Happy Returns is one of Angela Thirkell’s books set in Barsetshire, the setting also of Anthony Trollope’s novels. Thirkell’s novels were written in the 1930’s-50’s and feature, in large part, pleasant and well-meaning characters, gentle romances, and problems bravely dealt with, particularly during and after the war.
Happy Returns is set in 1951 and 1952, just before and after Winston Churchill’s ascension to the office of Prime Minister. Much of the conversation at the beginning of the novel is about the government, called Them, the depredations its taxes have made to the neighborhood, and the characters’ hope that there will be an election that will bring Churchill into office.
The situation of Lady Lufton is one of the focuses of this novel. Her husband is recently dead at an early age, and she is struggling with grief and apathy. The family fortunes have suffered so from death taxes that she is forced to lease half her house to a tenant, Mr. MacFadyen of Amalgamated Vedge. She is concerned because her son, the young Lord Lufton, can’t afford to rent a better place when he goes up to London for Parliament and has to stay with a miserly relative, who does not feed him well in exchange for his ration card. Frankly, the gentle Lord Lufton fears he is too poor to marry.
Charles Belton is another important character. He has been engaged for a year to Clarissa Graham, but they show no sign of marrying. Clarissa has been behaving petulantly, so that Charles has begun to doubt that she wants to marry him. It takes his friend Eric Swan to notice that Clarissa is actually madly in love with Charles and fears he doesn’t love her back.
Swan, a schoolteacher, doesn’t seem very ambitious, but he is actually considering trying for a place at Oxford. But then he meets Grace Grantly and falls in love with her. At this time, fellows at Oxford couldn’t be married, so he decides to put his plans on hold and see what develops.
The whole neighborhood notices that Francis Brandon hasn’t been treating his nice wife Peggy very well lately. She, along with several other women in the novel, is very pregnant and despite her husband’s behavior keeps her good humor.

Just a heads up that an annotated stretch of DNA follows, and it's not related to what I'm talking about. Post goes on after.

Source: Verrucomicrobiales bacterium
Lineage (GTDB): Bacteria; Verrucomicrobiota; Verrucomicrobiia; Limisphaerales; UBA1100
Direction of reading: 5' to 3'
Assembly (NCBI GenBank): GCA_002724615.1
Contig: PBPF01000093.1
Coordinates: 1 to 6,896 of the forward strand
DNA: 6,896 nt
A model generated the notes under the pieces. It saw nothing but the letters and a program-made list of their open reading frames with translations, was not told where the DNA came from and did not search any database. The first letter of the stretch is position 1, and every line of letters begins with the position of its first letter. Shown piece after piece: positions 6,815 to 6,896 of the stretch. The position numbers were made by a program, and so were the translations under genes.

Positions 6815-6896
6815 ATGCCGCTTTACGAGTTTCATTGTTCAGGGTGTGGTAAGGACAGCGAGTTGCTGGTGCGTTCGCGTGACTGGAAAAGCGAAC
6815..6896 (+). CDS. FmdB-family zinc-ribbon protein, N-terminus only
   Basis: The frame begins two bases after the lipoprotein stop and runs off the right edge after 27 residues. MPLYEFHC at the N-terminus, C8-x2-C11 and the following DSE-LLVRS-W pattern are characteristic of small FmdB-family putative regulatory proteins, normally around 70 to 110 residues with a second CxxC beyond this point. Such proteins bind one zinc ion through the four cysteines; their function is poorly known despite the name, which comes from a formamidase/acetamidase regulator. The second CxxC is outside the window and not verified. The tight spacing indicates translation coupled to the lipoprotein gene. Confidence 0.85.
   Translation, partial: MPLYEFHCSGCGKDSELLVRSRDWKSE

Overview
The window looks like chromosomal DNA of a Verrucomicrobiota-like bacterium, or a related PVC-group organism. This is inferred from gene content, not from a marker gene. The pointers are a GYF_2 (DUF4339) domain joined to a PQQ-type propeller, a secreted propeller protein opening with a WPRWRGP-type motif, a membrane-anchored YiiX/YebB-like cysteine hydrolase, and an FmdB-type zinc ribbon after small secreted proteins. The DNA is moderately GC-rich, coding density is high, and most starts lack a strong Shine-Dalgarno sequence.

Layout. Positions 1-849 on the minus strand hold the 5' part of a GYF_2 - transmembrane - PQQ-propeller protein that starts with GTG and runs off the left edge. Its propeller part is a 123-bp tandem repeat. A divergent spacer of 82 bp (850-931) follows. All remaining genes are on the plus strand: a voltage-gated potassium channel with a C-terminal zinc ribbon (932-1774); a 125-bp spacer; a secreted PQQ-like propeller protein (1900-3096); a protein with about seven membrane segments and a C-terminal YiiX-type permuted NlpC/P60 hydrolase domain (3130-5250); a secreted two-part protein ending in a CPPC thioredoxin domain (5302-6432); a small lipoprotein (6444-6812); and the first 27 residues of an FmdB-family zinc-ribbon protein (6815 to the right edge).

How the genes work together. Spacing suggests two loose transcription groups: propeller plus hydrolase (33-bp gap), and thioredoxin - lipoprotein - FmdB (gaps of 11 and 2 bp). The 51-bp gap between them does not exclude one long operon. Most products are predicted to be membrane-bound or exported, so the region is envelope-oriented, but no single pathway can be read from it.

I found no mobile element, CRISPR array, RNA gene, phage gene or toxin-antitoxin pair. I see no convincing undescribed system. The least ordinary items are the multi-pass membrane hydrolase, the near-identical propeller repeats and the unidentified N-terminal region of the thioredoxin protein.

As an example of the flavor of this book, Lady Lufton and Lord Lufton are having a conversation when Mr. MacFadyen comes in. Mr. MacFadyen observes sympathetically that some of Lady Lufton’s comments are of the type to make a young man impatient, but Lord Lufton always replies gently and patiently.
Most of the characters in Happy Returns are nice people, except maybe the Bishop, who never actually appears. Throughout the entire novel, Mrs. Joram is planning a party but is waiting for the Bishop and his wife to depart for Madeira so she won’t have to invite them. The Bishop is apparently so disliked by many people that when he finally leaves for Madeira and his ship is overtaken by a storm, almost every character wishes for a shipwreck.
I enjoyed this novel with its depiction of the hardships of post-World War II Britain. My only problem with it was the plethora of characters, for I could not keep track of who they all were and what their relationships were. Probably someone following the series from the beginning would not have this problem. I have read several of the books, but that was a long time ago.
There are also quite a few cultural and literary references I didn’t get—and probably many jokes. For the tone of the novel, although it has touching moments, is one of humor, with many funny asides addressed directly to the reader about what will or will not be further explained. I think a fair comparison for someone who is not familiar with Thirkell’s work would be the novels of Nancy Mitford, although they are more obviously unrealistic and caricatured.
The Pursuit of Love
Love in a Cold Climate